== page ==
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Gregory Barker: To ask the Secretary of State for the Home Department how many Irish people extradited to the UK from the US were subsequently convicted of an offence related to terrorism in the last 30 years. 
Meg Hillier: Neither the Home Office nor any other agency involved in the extradition process has extradition records dating back 30 years. From an inspection of surviving records, however-some of which go back to 1994-no trace can be found of any such cases.
Mr. Evans: To ask the Secretary of State for the Home Department (1) how many people under the age of 21 years have (a) been stopped by the police whilst taking photographs and (b) subsequently had photography equipment seized in connection with terrorism offences in the last 12 months; 
Mr. Hanson: The Home Office does not hold statistics which are recorded in this way. However, the Home Office does collate statistics on the number of terrorism arrests and convictions and these are included in a Bulletin published for the first time on 13 May 2009 (Statistics on Terrorism Arrests and Outcomes Great Britain 11 September 2001 to 31 March 2008). The first edition of the Bulletin is available at:
Mr. Woolas: By definition, the exact number of lost files cannot be known however the total number of the agency's case files which are not currently recorded with a clear location is less than 0.18 per cent. of the overall file holding.
Mr. Stewart Jackson: To ask the Secretary of State for the Home Department pursuant to the answer to the hon. Member for Monmouth of 7 January 2010, Official Report, column 528W, on UK Border Agency: empty property, how many empty (a) dwellings and (b) business premises for which the UK Border Agency is responsible were empty in 2008-09. 
(a) In 2008-09 the UK Border Agency had contracts with 18 suppliers providing accommodation for asylum seekers. The Agency only pay for asylum accommodation on a per person per night basis and do not have any liability for empty dwellings.
(b) In 2008-09 the Agency had in the region of 200 properties of which five were empty once occupation had ended or six if separate floors of one are counted individually. Of the six properties two leases have already ended, two will expire within the next three months and one has lease expiry in 18 months. Overall the Agency has benefited from reduced property, IT and productivity gains from rationalisation that outweigh the costs on these buildings.
David Davis: To ask the Secretary of State for the Home Department on how many occasions applications for employment in (a) the Home Office, (b) the Metropolitan Police, (c) MI5 and (d) MI6 have not passed vetting procedures due to (i) suspected al-Qaida sympathies and (ii) other suspected extremist views in each year since 1997. 
Mr. Hanson: The Home Office does not hold a central record of the number of applications for employment that have not passed beyond vetting procedures and it would be of disproportionate cost to assemble such a record.
The Metropolitan Police is responsible for its own vetting, I understand that the Metropolitan Police do not hold a central record and that it would be of disproportionate cost to assemble such a record.
Gordon Banks: To ask the Secretary of State for Work and Pensions if she will take steps to reduce the time taken to make cold weather payments to (a) recipients who use prepayment meters and (b) other recipients of such payments.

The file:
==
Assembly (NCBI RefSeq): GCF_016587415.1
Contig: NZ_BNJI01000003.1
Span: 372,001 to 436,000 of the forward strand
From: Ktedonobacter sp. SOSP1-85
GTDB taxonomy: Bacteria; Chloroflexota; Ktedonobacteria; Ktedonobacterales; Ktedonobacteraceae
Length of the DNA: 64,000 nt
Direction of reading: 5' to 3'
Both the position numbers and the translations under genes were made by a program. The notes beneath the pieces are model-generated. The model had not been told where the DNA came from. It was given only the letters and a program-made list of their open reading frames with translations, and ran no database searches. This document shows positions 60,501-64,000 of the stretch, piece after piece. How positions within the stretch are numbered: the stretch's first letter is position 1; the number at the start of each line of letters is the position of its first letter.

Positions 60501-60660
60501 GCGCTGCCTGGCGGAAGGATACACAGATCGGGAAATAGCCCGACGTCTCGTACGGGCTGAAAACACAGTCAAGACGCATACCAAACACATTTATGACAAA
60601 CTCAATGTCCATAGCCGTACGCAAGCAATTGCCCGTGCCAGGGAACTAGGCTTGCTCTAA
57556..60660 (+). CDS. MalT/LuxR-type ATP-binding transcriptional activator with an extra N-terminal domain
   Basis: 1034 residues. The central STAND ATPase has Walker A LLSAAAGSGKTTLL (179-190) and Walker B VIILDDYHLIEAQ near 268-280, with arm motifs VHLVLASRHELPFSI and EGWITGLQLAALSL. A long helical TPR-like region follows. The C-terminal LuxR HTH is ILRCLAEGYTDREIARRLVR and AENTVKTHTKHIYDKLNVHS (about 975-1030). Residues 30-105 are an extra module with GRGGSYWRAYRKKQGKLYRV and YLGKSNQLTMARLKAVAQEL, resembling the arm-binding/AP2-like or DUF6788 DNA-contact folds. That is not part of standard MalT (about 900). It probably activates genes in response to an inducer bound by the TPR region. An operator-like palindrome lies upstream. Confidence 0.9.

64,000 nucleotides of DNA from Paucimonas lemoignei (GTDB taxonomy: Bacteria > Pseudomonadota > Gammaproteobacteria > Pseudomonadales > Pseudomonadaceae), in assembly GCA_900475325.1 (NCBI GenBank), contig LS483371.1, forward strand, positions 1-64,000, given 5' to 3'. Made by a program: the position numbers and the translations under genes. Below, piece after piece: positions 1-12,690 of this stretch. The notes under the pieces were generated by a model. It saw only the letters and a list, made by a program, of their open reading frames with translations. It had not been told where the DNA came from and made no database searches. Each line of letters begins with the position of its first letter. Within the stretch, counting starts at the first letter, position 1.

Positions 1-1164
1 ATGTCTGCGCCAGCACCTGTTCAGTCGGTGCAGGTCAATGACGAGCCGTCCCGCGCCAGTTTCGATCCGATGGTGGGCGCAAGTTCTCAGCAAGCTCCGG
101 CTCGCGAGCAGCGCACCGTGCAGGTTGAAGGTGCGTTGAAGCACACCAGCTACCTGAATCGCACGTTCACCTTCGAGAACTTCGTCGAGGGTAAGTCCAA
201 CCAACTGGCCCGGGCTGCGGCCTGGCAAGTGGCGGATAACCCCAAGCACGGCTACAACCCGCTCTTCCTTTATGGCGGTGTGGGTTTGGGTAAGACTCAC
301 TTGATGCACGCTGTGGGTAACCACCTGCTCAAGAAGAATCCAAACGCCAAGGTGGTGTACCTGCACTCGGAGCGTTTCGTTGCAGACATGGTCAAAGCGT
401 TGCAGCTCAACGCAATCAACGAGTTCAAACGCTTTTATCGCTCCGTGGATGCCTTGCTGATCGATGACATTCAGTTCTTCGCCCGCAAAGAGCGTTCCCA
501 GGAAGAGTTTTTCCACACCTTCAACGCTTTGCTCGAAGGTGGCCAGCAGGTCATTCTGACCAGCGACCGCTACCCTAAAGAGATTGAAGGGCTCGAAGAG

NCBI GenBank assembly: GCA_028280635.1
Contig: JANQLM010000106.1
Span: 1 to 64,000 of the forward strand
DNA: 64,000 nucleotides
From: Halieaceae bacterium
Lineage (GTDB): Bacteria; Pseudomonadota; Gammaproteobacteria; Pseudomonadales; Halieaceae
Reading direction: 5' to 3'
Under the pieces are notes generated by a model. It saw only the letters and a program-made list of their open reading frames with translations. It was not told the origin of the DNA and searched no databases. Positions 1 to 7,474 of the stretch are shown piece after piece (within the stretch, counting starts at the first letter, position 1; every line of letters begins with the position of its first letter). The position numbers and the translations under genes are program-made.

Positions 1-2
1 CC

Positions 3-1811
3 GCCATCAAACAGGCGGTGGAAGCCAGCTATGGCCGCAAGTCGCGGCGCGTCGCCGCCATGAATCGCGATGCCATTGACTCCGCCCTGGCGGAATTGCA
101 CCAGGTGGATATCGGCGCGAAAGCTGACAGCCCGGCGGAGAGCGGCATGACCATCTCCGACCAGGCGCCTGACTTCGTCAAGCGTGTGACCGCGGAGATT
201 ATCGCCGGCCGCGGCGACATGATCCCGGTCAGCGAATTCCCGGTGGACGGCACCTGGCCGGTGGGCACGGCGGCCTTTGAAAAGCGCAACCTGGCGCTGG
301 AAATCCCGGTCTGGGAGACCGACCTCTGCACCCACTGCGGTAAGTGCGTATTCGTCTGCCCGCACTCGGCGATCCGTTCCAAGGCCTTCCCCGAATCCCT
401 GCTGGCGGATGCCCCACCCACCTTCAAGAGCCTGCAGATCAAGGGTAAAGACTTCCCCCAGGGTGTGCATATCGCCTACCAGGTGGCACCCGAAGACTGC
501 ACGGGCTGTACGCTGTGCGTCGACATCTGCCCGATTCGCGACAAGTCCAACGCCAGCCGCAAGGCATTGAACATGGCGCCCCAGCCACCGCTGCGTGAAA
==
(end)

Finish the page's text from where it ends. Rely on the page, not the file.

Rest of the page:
Helen Goodman: The overwhelming majority of cold weather payments are paid automatically. When the Department for Work and Pensions is notified of a qualifying cold weather period a computer scan is run over the following weekend. Payments are made into customer's bank accounts on the following Wednesday. The only exception to this is where the Department is notified on a Friday. In these cases the scan will not be run on the weekend immediately following but will be picked up the next weekend. This is considered a reasonable period to prevent hardship.
Grant Shapps: To ask the Secretary of State for Work and Pensions how many employment tribunals relating to her Department were held in each of the last five years; and what the cost to her Department was of such tribunals in each such year. 
Jonathan Shaw: Because employment litigation for the DWP is conducted both in-house and by agents acting on behalf of the Department, the information requested is not readily available and could be obtained only at disproportionate cost.
Jim Knight: We have only collected details of the number of social enterprise jobs we have agreed to fund in September to November 2009, covering the first six months of funding. In this period we have agreed to fund 1,200 jobs in Social Enterprises through the Future Jobs Fund.
Justine Greening: To ask the Secretary of State for Work and Pensions what forms of financial support her Department offers to low income lease holders facing major works service charges; what criteria are used to assess eligibility for such support; and what the total monetary value was of such support granted to each local authority in (a) 2007-08, (b) 2008-09 and (c) 2009-10 to date. 
Helen Goodman: Leaseholders who are responsible for meeting major service charges under the terms of a long lease may receive assistance by way of Support for Mortgage Interest. Help may be provided towards certain service charges related to the fabric of the accommodation or towards the mortgage interest on a loan taken out to meet specific loans for repairs and improvements, provided they are entitled to an income related benefit such as income support, income-based jobseeker's allowance, income-related employment and support allowance and state pension credit.
Mr. Huhne: To ask the Secretary of State for Work and Pensions what the rate of employment has been among people undertaking programmes provided under contract to her Department by Maximus Employment and Training UK in Eastleigh since the inception of each such contract. 
Maximus Employment and Training UK has delivered progress2work provision in Eastleigh since 1 June 2009, on behalf of the Department for Work and
Pensions. Progress2work is a service for people who are recovering from misusing drugs and can give the extra support needed to get back into work.
Jon Trickett: To ask the Secretary of State for Work and Pensions how much funding her Department has provided in assistance for ex-miners in Hemsworth constituency in the last 12 months; and if she will make a statement. 
Jenny Willott: To ask the Secretary of State for Work and Pensions how many and what proportion of (a) primary contracted and (b) sub-contracted employment support providers have withdrawn providing employment support services under the Flexible New Deal in each of the smallest geographical units for which figures are available since the programme's inception; and if she will make a statement. 
Jim Knight: Since the Flexible New Deal Phase 1 contracts went live on 5 October 2009, none of the prime providers have withdrawn from delivery. In addition, the Department has not been informed of the withdrawal of any of their sub-contractors.